In Your Place in the Universe: Understanding Our Big, Messy Existence
(Prometheus, 2018), Paul Sutter
presents an in-depth yet accessible tour of the universe for lay readers, while conveying the excitement of astronomy. How is a galaxy billions of lightyears away connected to us? Is our home nothing more than a tiny speck of blue in an ocean of night? In this exciting tour of a universe far larger than we can imagine, cosmologist Sutter emphasizes how amazing it is that we are part of such a huge, complex, and mysterious place. Through metaphors and uncomplicated language, Sutter breathes life into the science of astrophysics, unveiling how particles, forces, and fields interplay to create the greatest of cosmic dramas. Touched with the author's characteristic breezy, conversational style--which has made him a breakout hit on venues such as The Weather Channel, the Science Channel, and his own popular Ask a Spaceman! podcast--he conveys the fun and wonder of delving deeply into the physical processes of the natural universe. He weaves together the past and future histories of our universe with grounded descriptions of essential modern-day physics as well as speculations based on the latest research in cosmology. Topics include our place in the Milky Way galaxy; the cosmic web--a vast web-like pattern in which galaxies are arranged; the origins of our universe in the big bang; the mysteries of dark matter and dark energy; how science has dramatically changed our relationship to the cosmos; conjectures about the future of reality as we know it; and more.For anyone who has ever stared at the starry night sky and wondered how we humans on Earth fit into the big picture, this book is an essential roadmap.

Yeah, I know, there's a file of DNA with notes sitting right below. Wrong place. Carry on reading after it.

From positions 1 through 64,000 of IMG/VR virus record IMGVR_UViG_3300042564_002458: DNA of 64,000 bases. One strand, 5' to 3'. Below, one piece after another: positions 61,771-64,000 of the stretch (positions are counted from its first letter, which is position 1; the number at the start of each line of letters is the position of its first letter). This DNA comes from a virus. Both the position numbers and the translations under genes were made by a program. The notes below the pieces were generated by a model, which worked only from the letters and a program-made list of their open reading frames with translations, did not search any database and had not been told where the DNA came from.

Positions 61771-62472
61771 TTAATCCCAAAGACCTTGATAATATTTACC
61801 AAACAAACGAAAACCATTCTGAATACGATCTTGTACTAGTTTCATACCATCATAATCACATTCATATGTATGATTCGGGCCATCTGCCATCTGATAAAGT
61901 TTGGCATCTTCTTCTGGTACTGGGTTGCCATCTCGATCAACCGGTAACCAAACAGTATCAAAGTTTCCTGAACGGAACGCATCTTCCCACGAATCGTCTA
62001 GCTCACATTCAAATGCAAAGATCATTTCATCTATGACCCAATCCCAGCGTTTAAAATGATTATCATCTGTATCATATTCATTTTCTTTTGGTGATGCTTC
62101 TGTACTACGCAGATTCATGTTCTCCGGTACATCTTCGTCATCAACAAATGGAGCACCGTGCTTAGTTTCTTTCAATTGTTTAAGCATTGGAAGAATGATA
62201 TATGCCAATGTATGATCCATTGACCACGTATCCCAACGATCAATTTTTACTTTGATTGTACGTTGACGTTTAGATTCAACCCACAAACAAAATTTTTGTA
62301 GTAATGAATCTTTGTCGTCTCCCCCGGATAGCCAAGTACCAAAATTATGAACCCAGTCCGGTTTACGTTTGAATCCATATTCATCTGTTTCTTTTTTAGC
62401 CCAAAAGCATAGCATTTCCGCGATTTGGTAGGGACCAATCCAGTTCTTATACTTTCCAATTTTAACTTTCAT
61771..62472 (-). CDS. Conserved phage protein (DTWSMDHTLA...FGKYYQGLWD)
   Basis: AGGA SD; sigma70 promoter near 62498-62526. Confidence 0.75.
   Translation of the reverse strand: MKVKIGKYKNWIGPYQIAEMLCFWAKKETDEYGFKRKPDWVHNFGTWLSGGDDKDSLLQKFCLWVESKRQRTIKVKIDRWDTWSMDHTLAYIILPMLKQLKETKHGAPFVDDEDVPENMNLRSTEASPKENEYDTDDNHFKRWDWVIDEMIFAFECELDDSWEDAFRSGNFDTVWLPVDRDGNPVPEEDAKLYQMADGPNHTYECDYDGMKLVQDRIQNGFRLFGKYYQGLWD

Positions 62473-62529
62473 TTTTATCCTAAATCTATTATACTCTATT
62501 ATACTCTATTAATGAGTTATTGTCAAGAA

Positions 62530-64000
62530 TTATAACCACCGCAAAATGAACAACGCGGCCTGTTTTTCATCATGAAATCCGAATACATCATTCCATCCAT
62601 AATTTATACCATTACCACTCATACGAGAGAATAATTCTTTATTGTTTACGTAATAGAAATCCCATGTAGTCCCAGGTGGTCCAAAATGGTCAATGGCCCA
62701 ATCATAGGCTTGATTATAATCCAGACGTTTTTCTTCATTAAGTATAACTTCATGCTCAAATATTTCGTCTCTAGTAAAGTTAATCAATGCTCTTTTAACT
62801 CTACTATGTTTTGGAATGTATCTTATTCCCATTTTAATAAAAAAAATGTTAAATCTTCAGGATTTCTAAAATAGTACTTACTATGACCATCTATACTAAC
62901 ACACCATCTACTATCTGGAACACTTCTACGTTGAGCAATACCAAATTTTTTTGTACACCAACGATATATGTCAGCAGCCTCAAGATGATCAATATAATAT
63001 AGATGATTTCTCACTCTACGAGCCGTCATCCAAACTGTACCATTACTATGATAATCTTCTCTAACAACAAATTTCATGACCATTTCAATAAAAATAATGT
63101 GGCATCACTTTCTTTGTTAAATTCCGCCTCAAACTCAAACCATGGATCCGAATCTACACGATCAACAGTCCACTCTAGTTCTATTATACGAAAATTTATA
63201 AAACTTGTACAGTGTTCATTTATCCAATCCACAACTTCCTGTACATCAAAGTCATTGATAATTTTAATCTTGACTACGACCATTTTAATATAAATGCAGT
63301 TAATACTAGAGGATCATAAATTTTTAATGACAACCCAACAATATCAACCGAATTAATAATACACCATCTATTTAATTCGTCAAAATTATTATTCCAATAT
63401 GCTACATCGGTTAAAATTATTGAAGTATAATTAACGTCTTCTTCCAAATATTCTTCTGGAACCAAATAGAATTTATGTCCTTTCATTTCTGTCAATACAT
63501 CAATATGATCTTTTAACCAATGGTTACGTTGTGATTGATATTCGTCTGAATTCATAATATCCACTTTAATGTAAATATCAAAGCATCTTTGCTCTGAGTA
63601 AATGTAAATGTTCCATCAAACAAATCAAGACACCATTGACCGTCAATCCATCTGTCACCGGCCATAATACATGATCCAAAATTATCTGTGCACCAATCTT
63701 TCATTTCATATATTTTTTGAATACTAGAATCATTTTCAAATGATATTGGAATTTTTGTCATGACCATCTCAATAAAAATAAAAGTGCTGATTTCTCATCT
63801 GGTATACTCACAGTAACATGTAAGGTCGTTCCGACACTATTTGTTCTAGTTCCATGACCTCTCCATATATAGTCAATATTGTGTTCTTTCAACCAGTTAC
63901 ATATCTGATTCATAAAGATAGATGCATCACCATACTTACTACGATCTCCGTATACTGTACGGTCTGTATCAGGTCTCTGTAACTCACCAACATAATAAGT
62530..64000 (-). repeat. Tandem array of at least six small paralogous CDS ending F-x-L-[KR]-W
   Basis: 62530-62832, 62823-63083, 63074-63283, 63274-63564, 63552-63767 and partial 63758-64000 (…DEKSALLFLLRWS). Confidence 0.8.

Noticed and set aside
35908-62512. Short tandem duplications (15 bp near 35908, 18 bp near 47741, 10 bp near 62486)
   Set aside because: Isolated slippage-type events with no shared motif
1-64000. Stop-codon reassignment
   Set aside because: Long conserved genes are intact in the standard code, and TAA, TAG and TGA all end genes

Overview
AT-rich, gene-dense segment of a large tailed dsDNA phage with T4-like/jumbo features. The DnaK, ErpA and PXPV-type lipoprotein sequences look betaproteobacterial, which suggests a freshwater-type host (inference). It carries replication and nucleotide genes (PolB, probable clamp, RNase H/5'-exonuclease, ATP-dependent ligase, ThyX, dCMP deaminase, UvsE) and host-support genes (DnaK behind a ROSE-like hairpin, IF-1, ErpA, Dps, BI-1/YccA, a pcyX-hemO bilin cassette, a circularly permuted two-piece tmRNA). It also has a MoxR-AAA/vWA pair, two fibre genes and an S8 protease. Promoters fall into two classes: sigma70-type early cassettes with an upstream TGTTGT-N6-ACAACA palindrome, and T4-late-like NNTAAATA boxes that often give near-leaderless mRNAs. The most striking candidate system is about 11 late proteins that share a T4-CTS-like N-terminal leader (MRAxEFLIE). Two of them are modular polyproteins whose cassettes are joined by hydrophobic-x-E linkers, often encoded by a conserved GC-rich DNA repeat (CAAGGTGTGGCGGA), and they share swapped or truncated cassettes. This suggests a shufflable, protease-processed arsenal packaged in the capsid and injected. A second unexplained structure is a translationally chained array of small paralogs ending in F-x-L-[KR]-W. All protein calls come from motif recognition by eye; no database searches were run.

Sutter's Your Place in the Universe
is the best summary of the history of cosmology and present-day cosmological thinking I’ve read since Isaac Asimov wrote The Universe
half a century ago. Not only is it a fabulous book, but it’s written in a style that may result in its author being summoned to Hollywood to write sitcoms in his spare time. Truly enjoyable reading on the Universe's most interesting subject.